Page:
Why China is unlikely to weaponise the yuan, even as the trade war rages
Richard Harris says the level-headedness of Chinese policymakers has been evident in the past months as the yuan has not excessively devalued despite the US-China trade war
Currency forecasting is a black art even though the impact that currency has on portfolio investment returns is dominant. It is the canvas on which all investments are painted. It is just as important to get the currency of the investment right as the investment itself. There is never a free lunch in investment.
While Hong Kong investors are somewhat sheltered from currency movements by the US dollar peg, we depend for just about everything else on the value of the yuan. Our food, our water, our very prosperity depends on the Chinese economy. It is a comfort to note that Chinese lever-pullers are possibly the most responsible policymakers of any at the moment.
In the past 18 months, they have been uniquely focused on the control of debt that inflated liquidity and led to the bubble of 2015. Uncontrolled and unregulated lending was reported to be as large as the official banking sector itself. There is now less money flying around, which is slowing the domestic economy – but it is necessary short-term pain for long-term gain.
The authorities have tried to lessen the pain recently by increasing government spending, relaxing monetary policy and reducing taxes and bureaucracy, but they cannot ease it entirely. This is the price of getting the economy back in line. Western democratic governments cannot currently stomach paying the price of an economic slowdown as it typically means getting thrown out in the next election.
The reduction of liquidity coupled with the separate imposition by the US of tariffs on Chinese imports has intensified the slowdown and driven a severe fall in China’s stock market. Yet this domestic slowdown has not been accompanied by excessive currency weakness. That indicates the yuan is not being used as a weapon against the trade tariffs – and nor is it likely to be.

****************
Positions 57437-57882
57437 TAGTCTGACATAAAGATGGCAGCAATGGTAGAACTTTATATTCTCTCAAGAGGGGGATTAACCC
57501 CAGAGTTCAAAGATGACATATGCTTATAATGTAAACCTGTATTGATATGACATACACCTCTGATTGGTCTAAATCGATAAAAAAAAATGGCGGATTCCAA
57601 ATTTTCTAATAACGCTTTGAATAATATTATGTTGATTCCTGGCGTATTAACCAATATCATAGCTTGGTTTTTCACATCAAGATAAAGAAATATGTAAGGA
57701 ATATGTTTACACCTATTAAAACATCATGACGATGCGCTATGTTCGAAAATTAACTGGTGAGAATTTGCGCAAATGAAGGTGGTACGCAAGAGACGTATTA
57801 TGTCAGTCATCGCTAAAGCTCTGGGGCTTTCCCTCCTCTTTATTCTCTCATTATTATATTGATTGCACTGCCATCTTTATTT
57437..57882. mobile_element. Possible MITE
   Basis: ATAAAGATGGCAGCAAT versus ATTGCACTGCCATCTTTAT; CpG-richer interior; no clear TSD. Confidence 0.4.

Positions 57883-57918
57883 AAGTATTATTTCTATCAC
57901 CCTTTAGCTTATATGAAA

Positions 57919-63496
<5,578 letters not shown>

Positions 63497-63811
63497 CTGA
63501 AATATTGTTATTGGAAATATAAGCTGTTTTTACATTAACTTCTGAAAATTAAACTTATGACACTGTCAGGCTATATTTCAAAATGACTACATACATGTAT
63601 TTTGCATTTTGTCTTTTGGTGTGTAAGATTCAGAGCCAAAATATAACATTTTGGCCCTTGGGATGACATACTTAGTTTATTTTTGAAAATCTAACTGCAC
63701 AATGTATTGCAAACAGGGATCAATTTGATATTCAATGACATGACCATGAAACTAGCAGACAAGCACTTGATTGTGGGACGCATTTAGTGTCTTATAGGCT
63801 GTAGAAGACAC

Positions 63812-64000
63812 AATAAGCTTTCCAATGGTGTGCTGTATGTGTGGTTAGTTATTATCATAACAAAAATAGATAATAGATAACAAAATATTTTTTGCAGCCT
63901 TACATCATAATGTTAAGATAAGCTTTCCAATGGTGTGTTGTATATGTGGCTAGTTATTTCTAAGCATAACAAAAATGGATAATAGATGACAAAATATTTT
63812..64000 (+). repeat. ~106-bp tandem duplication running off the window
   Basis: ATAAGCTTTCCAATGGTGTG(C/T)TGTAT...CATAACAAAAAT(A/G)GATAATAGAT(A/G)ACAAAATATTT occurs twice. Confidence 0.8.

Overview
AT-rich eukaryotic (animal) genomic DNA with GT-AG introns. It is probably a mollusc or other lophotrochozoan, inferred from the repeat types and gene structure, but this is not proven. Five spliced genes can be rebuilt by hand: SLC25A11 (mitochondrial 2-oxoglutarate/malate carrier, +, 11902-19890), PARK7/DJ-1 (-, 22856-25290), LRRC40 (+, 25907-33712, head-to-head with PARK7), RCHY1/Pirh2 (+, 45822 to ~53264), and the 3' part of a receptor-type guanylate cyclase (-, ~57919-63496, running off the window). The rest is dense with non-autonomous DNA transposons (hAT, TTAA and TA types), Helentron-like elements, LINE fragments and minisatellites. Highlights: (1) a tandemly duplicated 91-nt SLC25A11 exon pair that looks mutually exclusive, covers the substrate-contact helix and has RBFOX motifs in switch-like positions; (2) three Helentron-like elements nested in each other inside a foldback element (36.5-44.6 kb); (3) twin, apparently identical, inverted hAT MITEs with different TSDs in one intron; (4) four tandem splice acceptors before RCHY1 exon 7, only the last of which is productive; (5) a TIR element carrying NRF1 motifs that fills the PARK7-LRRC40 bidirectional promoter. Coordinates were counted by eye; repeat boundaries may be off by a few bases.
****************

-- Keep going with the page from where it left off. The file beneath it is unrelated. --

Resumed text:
“A one-way depreciation will do more harm than good for China,” said Premier Li Keqiang last week. It is easy to be cynical about political pronouncements but the data tells us that, for a year or so, the yuan has closely followed the US dollar index and the highs and lows of the euro.
It looks as if it is trading about where it would be if it were freely floating, rather than being managed. A currency managed in line with a stable basket of currencies does not make China a currency manipulator.
If the yuan was allowed to weaken substantially as a weapon of trade not only would this be against World Trade Organisation rules, not only would it be seen as a major threat to the US, not only would it increase inflation domestically, but it would also allow fat and lazy domestic state industry to avoid reform for just a little longer.
A further reason that the Chinese currency will not be used as a trade weapon is that a strong yuan is much better as a tool of geopolitical influence. It means yuan loans go further, it allows the purchase of foreign assets with a stronger currency and, above all, it is a sign to smaller countries of China’s strength. A weak currency may be a sign to China’s friends and rivals of weakness elsewhere and that would inhibit China’s foreign investment plans.
The imposition of trade tariffs and the associated negative sentiment aired in the US and Europe about previous trade and economic relations with China seems to have shocked Beijing, forcing a rethink of government subsidies and forced technology transfer. Former Chinese central bank governor Zhou Xiaochuan recently admitted: “There could have been some inappropriate behaviour sometimes, but we are improving.”
Policymakers now seem to understand that the Chinese economy has already passed from the developing to developed phase. An economy with lower but achievable growth targets, increased efficiency in state-owned enterprises and a stable currency will make the West more comfortable.
Paradoxically, a China seeing itself as an equal and moving its economy towards a better sense of balance and harmony with other global economic powers is more likely to succeed than the one that was looking for a free lunch.
Richard Harris is chief executive of Port Shelter Investment and a veteran investment manager, banker, writer and broadcaster, and financial expert witness